Next, we have the debt ratio which according to Graham and Smart (2011, p.44) "measures the proportion of total assets financed by the firm's creditors." Thus as the authors further point out, a high debt ratio is often an indicator that a given firm is making use of a significant amount of borrowed cash to fund its activities. In our case, Nike has a debt ratio of 0.33 or 33%. This is an indicator that less than half of Nike's assets have been funded using debt. For this reason, one could say that Nike has a lower proportion of debt relative to its assets and thus its level or risk is low. Given that the company faces minimal risk with regard to debt-load, it is likely that it will navigate the recession quite easily. Further, the prevailing high interest rates are not likely to affect the company adversely. The lower debt ratio in this case also means that the business would find it easier to access additional loans to finance growth and expansion, especially given that lenders are more likely than not to advance loans to businesses whose long-term solvency is not under threat. This easy access to funds also means that Nike has an enhanced ability to withstand global competition as it could easily use the said funds to explore new markets, develop new markets, make the relevant acquisitions, and develop new products to remain relevant in the market.
When it comes to the debt-to-equity ratio, Graham and Smart (2011, p.44) observe that this particular ratio comes in handy in the measurement of a business entity's financial leverage. A debt ratio of 0.49 in our case indicates that Nike's debts (long-term) were 49% as large as the company's shareholder's equity. This is an indicator that the firm has not been very aggressive in funding its operations using debt. In that regard therefore, Nike's earnings are not expected to be volatile as a result of higher interest rates.
It should also be noted that Nike's special focus on the continuous improvement of its products could further enhance its ability to withstand global competition. According to the company's current CEO, Nike is fully committed to innovation (Nike, 2013). As the CEO further points out, it is through this core commitment to innovation that the company hopes to amongst other things continue being a leader in its industry (Nike, 2013).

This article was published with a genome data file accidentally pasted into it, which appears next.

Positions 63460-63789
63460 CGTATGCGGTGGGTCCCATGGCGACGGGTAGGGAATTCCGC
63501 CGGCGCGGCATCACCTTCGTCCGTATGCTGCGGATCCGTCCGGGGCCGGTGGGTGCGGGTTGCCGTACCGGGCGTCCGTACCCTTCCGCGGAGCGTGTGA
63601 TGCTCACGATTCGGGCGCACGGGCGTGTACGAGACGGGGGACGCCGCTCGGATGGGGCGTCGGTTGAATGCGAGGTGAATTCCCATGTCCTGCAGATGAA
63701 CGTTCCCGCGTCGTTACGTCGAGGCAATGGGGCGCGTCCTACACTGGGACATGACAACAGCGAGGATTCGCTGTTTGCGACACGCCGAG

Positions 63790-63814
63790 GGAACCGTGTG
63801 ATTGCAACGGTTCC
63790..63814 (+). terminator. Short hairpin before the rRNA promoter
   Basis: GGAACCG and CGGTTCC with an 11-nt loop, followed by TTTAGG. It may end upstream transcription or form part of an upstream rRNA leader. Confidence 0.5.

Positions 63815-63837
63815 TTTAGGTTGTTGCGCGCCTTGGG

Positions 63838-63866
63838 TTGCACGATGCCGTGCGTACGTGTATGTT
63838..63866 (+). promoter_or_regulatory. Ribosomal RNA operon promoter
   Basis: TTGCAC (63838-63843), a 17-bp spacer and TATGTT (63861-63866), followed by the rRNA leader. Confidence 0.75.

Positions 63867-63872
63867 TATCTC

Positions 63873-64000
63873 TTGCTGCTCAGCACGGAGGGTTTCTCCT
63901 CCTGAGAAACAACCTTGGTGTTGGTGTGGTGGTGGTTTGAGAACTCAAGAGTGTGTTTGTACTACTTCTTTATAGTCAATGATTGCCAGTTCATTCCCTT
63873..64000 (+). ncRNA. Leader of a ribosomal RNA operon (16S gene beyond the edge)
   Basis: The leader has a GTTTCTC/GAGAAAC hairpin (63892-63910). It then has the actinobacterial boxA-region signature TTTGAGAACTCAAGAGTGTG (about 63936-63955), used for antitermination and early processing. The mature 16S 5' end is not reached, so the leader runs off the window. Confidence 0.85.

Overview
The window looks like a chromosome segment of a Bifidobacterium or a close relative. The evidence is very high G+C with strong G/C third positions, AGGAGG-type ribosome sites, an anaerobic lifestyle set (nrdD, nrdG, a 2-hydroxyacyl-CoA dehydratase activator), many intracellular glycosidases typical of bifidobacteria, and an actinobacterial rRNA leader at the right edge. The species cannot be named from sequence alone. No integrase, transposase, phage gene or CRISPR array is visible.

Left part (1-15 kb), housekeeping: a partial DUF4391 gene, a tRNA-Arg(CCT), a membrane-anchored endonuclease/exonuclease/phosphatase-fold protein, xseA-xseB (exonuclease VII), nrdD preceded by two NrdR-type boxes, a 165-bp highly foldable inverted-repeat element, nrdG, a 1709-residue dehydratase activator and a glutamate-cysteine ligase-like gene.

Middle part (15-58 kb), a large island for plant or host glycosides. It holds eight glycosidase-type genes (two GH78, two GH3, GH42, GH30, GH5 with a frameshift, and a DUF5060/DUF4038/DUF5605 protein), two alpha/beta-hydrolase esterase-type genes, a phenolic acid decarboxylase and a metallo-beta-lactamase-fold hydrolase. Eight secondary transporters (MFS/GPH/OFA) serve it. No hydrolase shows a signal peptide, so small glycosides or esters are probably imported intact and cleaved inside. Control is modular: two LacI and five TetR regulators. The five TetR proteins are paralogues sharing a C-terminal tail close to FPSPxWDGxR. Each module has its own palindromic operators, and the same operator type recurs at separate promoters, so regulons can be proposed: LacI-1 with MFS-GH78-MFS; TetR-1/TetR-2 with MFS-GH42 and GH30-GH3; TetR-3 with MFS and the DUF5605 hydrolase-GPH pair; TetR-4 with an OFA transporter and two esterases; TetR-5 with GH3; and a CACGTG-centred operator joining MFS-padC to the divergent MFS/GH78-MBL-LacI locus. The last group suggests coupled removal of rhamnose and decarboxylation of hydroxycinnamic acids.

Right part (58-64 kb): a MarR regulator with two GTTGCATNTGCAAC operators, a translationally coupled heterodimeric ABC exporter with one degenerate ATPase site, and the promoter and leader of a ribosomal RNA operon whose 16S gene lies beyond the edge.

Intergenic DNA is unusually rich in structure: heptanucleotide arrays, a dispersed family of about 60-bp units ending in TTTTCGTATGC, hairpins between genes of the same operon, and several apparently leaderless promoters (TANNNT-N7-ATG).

In seeking to evaluate the financial performance of Nike, this section will focus on a number of financial ratios including profitability ratios, asset management ratios, and debt ratios. Comparisons will be made between the performance of Nike and another company in the same industry and sector.
1. Profitability Ratios
Gross Profit Margin
Return on Assets
Return on Equity
4. Asset Management Ratios
Total Asset Turnover Ratio
Using the figures outlined in the table above, it would be possible to not only determine Nike's stability and health but also its projected financial performance. To begin with, it is important to note that over the three-year period, the gross profit margin of Nike has been relatively stable, i.e. It has not significantly fluctuated. This is unlike that of Skechers which experienced a significant dip in 2011. In basic terms, the gross profit margin as Moyer, McGuigan, Rao, and Kretlow (2012) point out seeks to measure the profitability (relative) of the sales of a given business entity after the deduction of costs of sales. For this reason, this ratio according to the authors reveals how efficient the management of a firm is in coming up with pricing decisions and in production costs control. For this reason, an inadequate gross profit margin is an indicator of a firm's inability to settle its operating expenses. In the most recent financial year, Nike's gross profit margin was 0.43. This effectively means that what Nike is left with at the end of the day after deducting COGS-related expenses is $0.43. The gross profit margin in this case is slightly lower than that of Skechers and for this reason, Nike should in future adopt measures aimed at lowering its production costs.
Next, we have the return on assets ratio. In basic terms, this particular ratio seeks to establish how effectively the assets of a given entity are being used in profit generation. For this reason, a high…[continue]